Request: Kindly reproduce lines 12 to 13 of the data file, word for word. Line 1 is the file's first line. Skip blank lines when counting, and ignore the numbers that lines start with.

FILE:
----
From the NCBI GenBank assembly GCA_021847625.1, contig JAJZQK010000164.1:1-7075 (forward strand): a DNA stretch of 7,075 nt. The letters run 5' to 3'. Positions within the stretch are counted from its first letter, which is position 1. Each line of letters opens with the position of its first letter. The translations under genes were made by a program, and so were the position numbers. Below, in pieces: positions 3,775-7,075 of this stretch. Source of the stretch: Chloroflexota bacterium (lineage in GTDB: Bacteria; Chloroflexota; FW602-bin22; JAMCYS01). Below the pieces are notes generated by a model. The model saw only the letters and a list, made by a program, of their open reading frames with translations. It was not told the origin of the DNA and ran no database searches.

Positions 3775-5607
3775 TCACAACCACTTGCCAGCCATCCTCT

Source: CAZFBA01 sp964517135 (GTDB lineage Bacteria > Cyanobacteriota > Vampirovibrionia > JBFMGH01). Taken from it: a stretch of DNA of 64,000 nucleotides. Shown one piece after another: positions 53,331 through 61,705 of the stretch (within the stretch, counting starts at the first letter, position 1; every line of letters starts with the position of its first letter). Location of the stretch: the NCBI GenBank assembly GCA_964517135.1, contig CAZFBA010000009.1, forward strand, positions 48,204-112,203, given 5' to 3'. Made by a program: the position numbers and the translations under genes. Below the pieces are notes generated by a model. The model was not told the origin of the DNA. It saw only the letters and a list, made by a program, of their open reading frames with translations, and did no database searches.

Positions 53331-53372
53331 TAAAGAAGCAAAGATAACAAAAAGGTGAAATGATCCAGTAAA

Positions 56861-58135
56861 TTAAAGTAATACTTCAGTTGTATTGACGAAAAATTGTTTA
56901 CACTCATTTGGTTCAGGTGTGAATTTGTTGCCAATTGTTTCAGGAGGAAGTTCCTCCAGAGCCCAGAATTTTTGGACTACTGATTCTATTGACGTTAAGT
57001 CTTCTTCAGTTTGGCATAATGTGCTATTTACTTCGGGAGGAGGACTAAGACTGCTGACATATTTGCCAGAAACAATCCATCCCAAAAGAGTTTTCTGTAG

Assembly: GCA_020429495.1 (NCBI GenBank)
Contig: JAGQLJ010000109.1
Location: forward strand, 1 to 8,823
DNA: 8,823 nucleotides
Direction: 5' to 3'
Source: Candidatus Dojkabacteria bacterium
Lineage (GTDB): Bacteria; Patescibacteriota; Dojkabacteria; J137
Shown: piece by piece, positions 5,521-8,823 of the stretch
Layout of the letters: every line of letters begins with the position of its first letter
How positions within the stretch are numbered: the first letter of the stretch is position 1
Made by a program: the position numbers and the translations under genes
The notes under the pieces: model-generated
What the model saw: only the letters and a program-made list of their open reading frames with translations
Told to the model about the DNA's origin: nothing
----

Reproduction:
Contig: JAGQLJ010000109.1
Location: forward strand, 1 to 8,823